(SPEC) Iris violipurpurea Small see 'Violipurpurea
(John Kunkel Small
, 1929) in . Name as Iris x violipurpurea accepted by World checklist. In otherwords a natural hybrid Louisiana Iris.
Addisonia gives: IRIS VIOLIPURPUREA
Violet-purple Iris. Native of southern Louisiana. Family Iridaceae Iris Family. Iris violipurpurea Small, sp. nov.
The extraordinary richness of the iris flora of the Mississippi River delta was again emphasized by the receipt of live plants of
the violet-purple iris in flower in March, 1927. They were sent in by Ruth and Arthur Svihla, who had learned of our interest in native North American irises. The original specimens came from a marsh near Chacahoula, Louisiana. The accompanying illustration was made from one of these plants, which have been growing at the Garden since their receipt in 1927.
The sepals of all the irises from the Mississippi Delta are striking subjects, owing to the varied arrangements, the blending, or the sharp contrasts in their color. Iris violipurpjirea belongs to the last category. The golden crest cuts abruptly into the violet-purple ground-color of the sepal-blade, there being no intermediate area of pale%ecks or veins such as surround the crest in many species. In this characteristic the present species is related to Iris vinicolor and I. atrocyanea, its regional associates.
There are three groups with a long-bracted inflorescence in the Mississippi River basin — one typified by Irisjulva, one by I. foliosa, and still another by the present species and its associates in structure. These groups are all quite distinct. The rigors of the ice age seem to have exterminated the ancestors and the connecting links between these groups, which grew in more northern regions. Thus driven southward by the slowly advancing cold and also by the floods that doubtless deluged the Mississippi basin, a few survivors found a last refuge in the relatively stable conditions in the delta of the Mississippi. The plants grow in the full sunlight in prairie-like places, on the low or middle grounds. They usually occur in large colonies unassociated with any other iris, in a thin turf of grass.
The plants sent to the Garden by Mr. and Mrs. Svihla survived the subsequent winter in the cold-frames, and a large colony collected in the late spring of 1927 by Charles A. Mosier and the writer were unharmed by the cold weather, although in the open with but little protection, and flowered profusely in several different shades of color during June, 1928.
The violet-purple iris has a very stout fleshy branching rootstock. The leaves are often five together at the base of the flower-stalk. The blades are linear-ensiform, slightly glaucescent, mostly three-quarters of an inch to an inch and a quarter wide. The flower-stalk is erect, two and a half to three feet tall, usually with one or two flower-bearing nodes below the terminal, the internodes with a rather sharp angle below the base of the foliaceous bracts. The terminal involucre is erect, of usually two or three bracts, the outer bract exceeding the flower, slenderly attenuate above the tight-fitting basal portion, keeled on the back, scarious on the edges, the inner (second) bract about equalling the base of the perianth, with broad scarious margins. The flowers are usually two together at the top of the stalk, and single or sometimes two in the axils of the leaf-like bracts below it. The primary terminal flower has a slender-columnar pedicel, slightly three-angled. The hypanthium covering the ovary is sharply six-angled, and together with the pedicel tightly surrounded by the involucre, bright-green. The flower-tube is slightly dilated upward, nearly or quite as long as the ovary, six-angled, the angles paired. The three sepals are remate, three and a half to four and a quarter inches long, arching. The claw is shorter than the blade, rather broad, but slightly narrowed near the base; without, green and green-striate; within, green and magenta-striate, with the heavy striae parallel to the greenish-yellow crest-like finely papillose midridge, the finer striae curving out to the edges. The blade is elliptic or ovate-elliptic, longer than the claw; without, violet-purple and obscurely dark-striate; within, violet-purple, except the yellow or golden crest in the base, often darker colored* just in front of the crest, evidently dark-striate, undulate, usually notched at the apex. The three petals are spatulate, often rather broadly so, slightly shorter than the sepals. The claw is slender; without, with greenish margins and often median magenta st nations; within, yellow or greenish-yellow at the very base, otherwise violet-purple. The blade is much longer than the claw, violet-purple without and within, but usually, slightly paler than the sepal-blade, notched at the apex. The three stamens are nearly or quite an inch and a half long. The filaments are subulate, yellow. The anthers are nearly white, longer than the filaments, sagittate at the base. The style-appendages are half-ovate, one half to three-quarters of an inch long, irregularly crenate or serrate-crenate and erose, magenta. The stigma is two-lobed. The capsule is oval or ovoid-oval, about three inches long, tinged deep-green and glaucescent, obscurely six-sided or bluntly six-angled, the faces slightly grooved, the three primary angles or lobes flattened, more sharply grooved than the faces, the capsule thus obscurely six-lobed. The seeds a half inch in diameter, half-orbicular, irregularly thickened, light-brown, corky -walled.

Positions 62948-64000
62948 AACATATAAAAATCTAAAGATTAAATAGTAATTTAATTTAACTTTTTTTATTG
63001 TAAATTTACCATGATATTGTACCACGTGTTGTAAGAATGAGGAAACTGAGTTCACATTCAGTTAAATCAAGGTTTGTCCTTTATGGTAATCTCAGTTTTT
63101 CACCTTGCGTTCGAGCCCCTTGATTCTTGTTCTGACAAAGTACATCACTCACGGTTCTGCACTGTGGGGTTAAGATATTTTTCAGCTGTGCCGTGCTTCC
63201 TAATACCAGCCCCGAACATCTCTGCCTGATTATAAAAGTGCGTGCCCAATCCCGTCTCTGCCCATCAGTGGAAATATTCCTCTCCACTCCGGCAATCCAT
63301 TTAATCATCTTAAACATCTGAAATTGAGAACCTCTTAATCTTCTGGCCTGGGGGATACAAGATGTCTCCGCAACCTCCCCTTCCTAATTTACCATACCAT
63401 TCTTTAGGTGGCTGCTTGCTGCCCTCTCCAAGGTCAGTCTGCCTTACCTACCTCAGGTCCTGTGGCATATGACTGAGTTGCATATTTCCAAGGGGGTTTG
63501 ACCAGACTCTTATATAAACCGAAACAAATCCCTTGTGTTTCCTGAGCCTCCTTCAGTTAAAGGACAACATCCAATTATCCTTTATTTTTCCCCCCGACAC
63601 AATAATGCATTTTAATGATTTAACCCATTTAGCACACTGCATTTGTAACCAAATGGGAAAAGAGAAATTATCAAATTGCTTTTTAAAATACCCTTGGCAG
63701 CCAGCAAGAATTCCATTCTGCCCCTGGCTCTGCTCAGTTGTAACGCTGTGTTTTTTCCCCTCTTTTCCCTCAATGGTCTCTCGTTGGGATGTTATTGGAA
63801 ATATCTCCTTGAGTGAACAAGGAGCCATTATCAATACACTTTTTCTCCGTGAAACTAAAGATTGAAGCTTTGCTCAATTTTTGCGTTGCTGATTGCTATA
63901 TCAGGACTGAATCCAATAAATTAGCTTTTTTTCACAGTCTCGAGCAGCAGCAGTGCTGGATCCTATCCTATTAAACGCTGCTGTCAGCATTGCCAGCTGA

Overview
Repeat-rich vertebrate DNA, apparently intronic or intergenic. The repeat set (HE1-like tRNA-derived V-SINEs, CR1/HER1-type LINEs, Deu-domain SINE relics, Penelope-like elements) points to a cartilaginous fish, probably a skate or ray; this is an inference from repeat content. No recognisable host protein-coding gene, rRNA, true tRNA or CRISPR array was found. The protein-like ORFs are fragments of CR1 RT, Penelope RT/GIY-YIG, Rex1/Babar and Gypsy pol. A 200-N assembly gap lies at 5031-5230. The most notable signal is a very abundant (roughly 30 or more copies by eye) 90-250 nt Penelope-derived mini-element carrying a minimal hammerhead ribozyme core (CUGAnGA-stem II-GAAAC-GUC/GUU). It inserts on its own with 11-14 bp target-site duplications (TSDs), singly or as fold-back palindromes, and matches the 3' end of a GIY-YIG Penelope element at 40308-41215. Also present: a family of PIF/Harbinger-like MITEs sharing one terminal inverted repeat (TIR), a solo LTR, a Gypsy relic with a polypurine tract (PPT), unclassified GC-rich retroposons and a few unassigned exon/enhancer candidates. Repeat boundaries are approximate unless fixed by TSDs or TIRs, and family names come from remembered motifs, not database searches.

John K. Small.
* * References
| Awaiting original catalog description
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